Tropico 4 is one of many upcoming games on display at the 2011 Electronic Entertainment Expo, and we had a chance to take an updated look at this Caribbean island simulator sequel. The game itself is practically done. Kalypso representatives suggest "It's about 90 percent done already--now [Kalypso] is just adding more polish."
Tropico already looks like a finished game, though it also bears a strong resemblance to Tropico 3's modeling of tiny capital cities full of tiny Tropicans going about their business. But this time around, Tropico 4 will have many new features, such as "more than a half-dozen" disasters--including oil tanker spills, tsunamis, and volcanic eruptions--that will occur in certain spots during the campaign and randomly in the game's freeform sandbox mode (with the ability to set them to occur more or less frequently). Plus, the islands in Tropico will be "three to four times as big" as those in the previous game.
In addition, Tropico 4 will have many new buildings and improvements at the request of fans. These include tourist-attracting carnival rides; a firehouse; a nuclear power plant; a stock exchange; and the council of ministers, from which you may recruit educated (or not-so-educated) Tropicans to become special government advisors if you're a democratic sort. Then again, if you prefer to follow the lead of the mid-20th-century Soviet Union and go communist, you can convert the structure to become the "People's Committee," or you can just drop the facade and convert it to a full-on military junta. Of course, your nation's political leanings will earn you either favor or mistrust with the game's two mid-20th-century superpowers--the Soviets and the Americans--but once your game passes beyond the 1980s, the USSR's influence will diminish and new players will enter Tropico 4's world stage. China will appear as a commerce-minded superpower looking to set up trade deals; the Middle East will take great interest in any oil-related transactions you happen to make (particularly those that undercut its prices), and Europe will be strongly concerned with moral issues.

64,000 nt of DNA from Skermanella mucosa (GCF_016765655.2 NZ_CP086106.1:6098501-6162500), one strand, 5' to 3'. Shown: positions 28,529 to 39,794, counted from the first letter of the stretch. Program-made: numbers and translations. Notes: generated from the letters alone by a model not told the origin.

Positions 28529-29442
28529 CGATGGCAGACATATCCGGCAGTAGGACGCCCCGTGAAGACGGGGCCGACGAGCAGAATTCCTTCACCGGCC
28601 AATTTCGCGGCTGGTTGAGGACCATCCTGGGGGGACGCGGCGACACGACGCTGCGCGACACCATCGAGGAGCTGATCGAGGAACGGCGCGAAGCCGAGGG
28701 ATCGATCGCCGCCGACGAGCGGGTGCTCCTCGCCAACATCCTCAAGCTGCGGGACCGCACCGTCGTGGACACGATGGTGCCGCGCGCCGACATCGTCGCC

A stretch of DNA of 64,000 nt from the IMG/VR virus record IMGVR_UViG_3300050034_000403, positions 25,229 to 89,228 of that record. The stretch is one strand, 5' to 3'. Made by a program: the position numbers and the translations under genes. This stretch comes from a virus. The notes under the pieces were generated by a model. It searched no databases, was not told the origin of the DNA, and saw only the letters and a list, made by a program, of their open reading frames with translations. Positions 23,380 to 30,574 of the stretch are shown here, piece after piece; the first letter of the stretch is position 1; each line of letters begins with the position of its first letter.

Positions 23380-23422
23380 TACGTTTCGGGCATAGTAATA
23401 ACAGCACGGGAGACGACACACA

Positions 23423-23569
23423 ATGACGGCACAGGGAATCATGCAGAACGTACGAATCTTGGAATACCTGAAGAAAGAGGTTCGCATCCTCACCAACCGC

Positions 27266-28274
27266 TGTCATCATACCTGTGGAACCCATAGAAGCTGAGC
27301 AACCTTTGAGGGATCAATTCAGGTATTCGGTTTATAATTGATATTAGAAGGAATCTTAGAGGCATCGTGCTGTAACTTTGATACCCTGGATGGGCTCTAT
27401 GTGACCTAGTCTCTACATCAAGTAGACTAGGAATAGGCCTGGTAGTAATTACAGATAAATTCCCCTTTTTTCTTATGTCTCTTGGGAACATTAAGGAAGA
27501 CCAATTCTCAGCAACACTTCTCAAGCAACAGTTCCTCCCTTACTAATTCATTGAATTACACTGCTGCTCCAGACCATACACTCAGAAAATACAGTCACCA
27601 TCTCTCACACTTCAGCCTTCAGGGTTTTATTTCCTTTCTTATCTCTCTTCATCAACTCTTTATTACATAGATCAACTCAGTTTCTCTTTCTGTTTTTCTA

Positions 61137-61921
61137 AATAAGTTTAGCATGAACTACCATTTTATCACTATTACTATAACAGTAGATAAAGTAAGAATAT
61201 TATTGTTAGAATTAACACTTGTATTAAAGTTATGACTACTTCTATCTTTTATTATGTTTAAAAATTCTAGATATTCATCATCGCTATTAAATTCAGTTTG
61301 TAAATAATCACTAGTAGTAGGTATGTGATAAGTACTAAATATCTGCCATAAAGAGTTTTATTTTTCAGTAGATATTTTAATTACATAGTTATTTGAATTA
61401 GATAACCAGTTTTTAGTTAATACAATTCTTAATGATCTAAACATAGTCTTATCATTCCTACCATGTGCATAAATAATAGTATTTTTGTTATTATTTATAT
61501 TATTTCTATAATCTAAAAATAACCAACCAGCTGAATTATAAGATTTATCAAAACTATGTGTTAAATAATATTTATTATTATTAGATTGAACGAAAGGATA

If that weren't enough, Tropico 4 is adding even more stuff to do in the form of random objectives, which will pop up periodically from various buildings, representatives, or foreign powers. These missions are entirely optional but often quite profitable, so they may be worth your while and will provide a change of pace from the usual maintenance on which you'll be focusing. And finally, Tropico 4's social media features have been implemented into the game. These let you take a screenshot of your island at any moment and upload it with a brief blurb to Facebook or Twitter. In addition, the game will use Facebook to assemble a rankings ladder that will let you compare your island's progress and your achievements against those of your friends. Tropico 4 will have everything you liked about Tropico 3 and more of it, along with tons of new stuff. The game will be released simultaneously on the PC and the Xbox 360 this August.